With the increasing socialization of the web there is an opportunity for publishers to improve the experience of their visitors by integrating functionality powered by third-party services. Facebook’s recent roll out of the Like Button is consistent with this evolution, and effectively positions Facebook to extend its reach across the web. Despite the already significant adoption of the Like Button, however, it is worth remembering that there are services beyond Facebook (Twitter and YouTube, for example) that can add value to the web user experience by having their functionality integrated with standard websites.
Tel Aviv-based Wibiya, which offers a free customizable tool bar to web publishers, is intent on bringing together all value-adding services to help publishers improve the user experience on offer. As Modular Patterns, the company initially focused on addressing a completely different problem. But during attendance at the TechCrunch 50 conference in San Francisco in 2008, the founders cottoned-on to the idea that publishers could benefit by adding a rich layer of social and other functionality to their sites. The team, headed by Dror Ceder, Daniel Tal and Avi Smila, worked to launch a private beta product in May 2009. They found quick traction which paved the way for a January 2010 release of the public beta.
The central goal of Wibiya is to be a distribution channel and to provide tools for developers to serve web publishers. But they want to remove the complexity of this process by enabling publishers without coding skills to add a rich layer of customizable functionality to their sites. The focus is on general content enrichment which includes, but is not limited to, social functionality.
It seems to be working. Precise usage figures were not made available, but publishers using the service include the likes of Jelly Belly, Visit London, Jerusalem Post and NDTV. Going forward, the plan is to offer more open functionality to allow third-party developers to build on top of Wibiya’s toolbar offering. But Wibiya emphasizes that the focus will be to make the tool accessible to as many publishers as possible by providing an easy-to-use plug-and-play solution.
The competitive landscape for these services is active, with Meebo being the most prominent example of a heavily-backed startup offering a similar solution to publishers. The genesis of Meebo, however, was completely different, in that the company initially provided toolbar functionality to support the continuation of chat sessions while users surf the web. On the surface the services appear to be similar, but a key distinction between Meebo and Wibiya, suggests Dror, is that Wibiya maintains an open platform focus. Through adopting an open approach, Wibiya has been able to team up with AddThis and Cooliris – among other developers – both of whom have built applications specifically for Wibiya’s platform.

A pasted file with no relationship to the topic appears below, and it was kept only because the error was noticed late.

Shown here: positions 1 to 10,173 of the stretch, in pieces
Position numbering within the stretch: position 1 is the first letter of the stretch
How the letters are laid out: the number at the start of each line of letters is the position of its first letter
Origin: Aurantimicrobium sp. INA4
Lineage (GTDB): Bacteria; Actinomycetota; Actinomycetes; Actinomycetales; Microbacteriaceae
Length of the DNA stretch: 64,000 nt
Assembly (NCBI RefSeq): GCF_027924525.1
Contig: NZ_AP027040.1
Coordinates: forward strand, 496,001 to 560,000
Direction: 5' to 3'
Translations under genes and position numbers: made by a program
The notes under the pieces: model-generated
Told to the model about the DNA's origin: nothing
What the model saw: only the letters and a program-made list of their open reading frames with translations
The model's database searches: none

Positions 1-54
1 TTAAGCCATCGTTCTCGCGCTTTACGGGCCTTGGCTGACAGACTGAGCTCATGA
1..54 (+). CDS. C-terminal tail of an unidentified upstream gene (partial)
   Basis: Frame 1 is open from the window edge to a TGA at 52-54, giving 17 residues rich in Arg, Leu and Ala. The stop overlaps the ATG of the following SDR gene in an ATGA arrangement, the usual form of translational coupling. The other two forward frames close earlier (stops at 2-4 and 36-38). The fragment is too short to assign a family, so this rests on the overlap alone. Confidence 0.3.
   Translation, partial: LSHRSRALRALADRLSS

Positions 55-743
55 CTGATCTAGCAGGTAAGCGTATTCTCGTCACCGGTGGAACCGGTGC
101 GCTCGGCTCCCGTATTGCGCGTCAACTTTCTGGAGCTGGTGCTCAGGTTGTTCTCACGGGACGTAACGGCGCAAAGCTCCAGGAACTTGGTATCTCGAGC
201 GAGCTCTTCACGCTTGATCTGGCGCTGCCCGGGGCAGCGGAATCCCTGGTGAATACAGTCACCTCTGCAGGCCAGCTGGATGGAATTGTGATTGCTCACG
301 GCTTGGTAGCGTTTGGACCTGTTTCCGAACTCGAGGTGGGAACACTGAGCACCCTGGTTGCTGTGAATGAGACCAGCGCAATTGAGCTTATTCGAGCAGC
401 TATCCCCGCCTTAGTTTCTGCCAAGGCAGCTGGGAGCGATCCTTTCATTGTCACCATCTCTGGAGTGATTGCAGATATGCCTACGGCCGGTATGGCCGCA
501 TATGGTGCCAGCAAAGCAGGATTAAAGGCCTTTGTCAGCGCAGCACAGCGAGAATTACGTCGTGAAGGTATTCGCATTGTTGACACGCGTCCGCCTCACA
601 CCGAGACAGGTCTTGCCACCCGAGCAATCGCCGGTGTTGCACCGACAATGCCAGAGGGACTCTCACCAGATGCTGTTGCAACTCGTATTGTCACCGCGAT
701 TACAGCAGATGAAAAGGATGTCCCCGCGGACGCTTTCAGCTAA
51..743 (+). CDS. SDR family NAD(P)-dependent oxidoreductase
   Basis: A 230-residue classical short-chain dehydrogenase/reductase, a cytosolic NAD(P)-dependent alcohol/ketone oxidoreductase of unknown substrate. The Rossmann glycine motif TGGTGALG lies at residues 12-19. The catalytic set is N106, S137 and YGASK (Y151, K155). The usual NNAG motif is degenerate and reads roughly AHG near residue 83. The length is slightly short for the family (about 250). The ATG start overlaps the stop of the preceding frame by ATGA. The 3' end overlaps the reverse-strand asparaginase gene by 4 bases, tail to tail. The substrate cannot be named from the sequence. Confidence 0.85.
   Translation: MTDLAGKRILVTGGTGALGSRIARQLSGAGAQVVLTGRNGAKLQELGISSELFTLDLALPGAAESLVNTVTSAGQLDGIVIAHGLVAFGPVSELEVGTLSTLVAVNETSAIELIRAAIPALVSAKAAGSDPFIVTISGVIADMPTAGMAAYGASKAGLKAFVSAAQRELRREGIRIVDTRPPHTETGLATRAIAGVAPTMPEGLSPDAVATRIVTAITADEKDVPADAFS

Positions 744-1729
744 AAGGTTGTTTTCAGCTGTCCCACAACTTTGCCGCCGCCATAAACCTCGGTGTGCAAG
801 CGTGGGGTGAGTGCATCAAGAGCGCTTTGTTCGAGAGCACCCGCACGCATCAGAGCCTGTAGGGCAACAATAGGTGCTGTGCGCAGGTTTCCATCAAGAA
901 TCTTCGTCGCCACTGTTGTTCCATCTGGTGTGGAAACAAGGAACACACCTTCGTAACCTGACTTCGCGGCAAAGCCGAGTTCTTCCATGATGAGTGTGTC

Wibiya also provides publishers with analytics to display the metrics relating to user interaction with the toolbar. This is a useful addition because publishers obviously need to gauge precisely what does and does not resonate with their users, and customize accordingly. As Dror suggests, “if you can’t measure something, it does not exist.”
For publishers, adding new site functionality always runs the risk of slowing the user experience down. Dror insists that this is not the case with Wibiya’s toolbar, however, which sidesteps the issue by loading after the publisher’s site has already loading in full. Dror notes that, in any case, the size of the toolbar is negligible.
A key challenge for Wibiya is to demonstrate that there is value for publishers in using a customized toolbar when most of the major services can be integrated one-by-one using existing APIs. And Facebook’s recent rollout of the Like Button and its opening up of the social graph to web publishers suggest that Facebook could displace services offering this kind of functionality. But from Wibiya’s standpoint, given their focus on integration of various services, these moves by Facebook are welcome and more complementary to, rather than competitive with, Wibiya’s offering.
On the issue of Tel Aviv being a good place to launch a web-focused startup, Dror insists that it can be done, but that building and maintaining links with the vibrant Valley ecosystem is vital. The Wibiya management team generally visits the Valley every 2-3 months to ensure that these links remain strong and that they are abreast of the latest developments taking place at the global center of web innovation. Despite the perceived need for Valley ties, however, Wibiya seems determined to provide an example to other entrepreneurs that Tel Aviv is a great place to launch ambitious web ventures. The company closed a $2 million round of financing from Primera Capital in April 2010, adding to earlier investments made by well-known angel investor Yossi Vardi.
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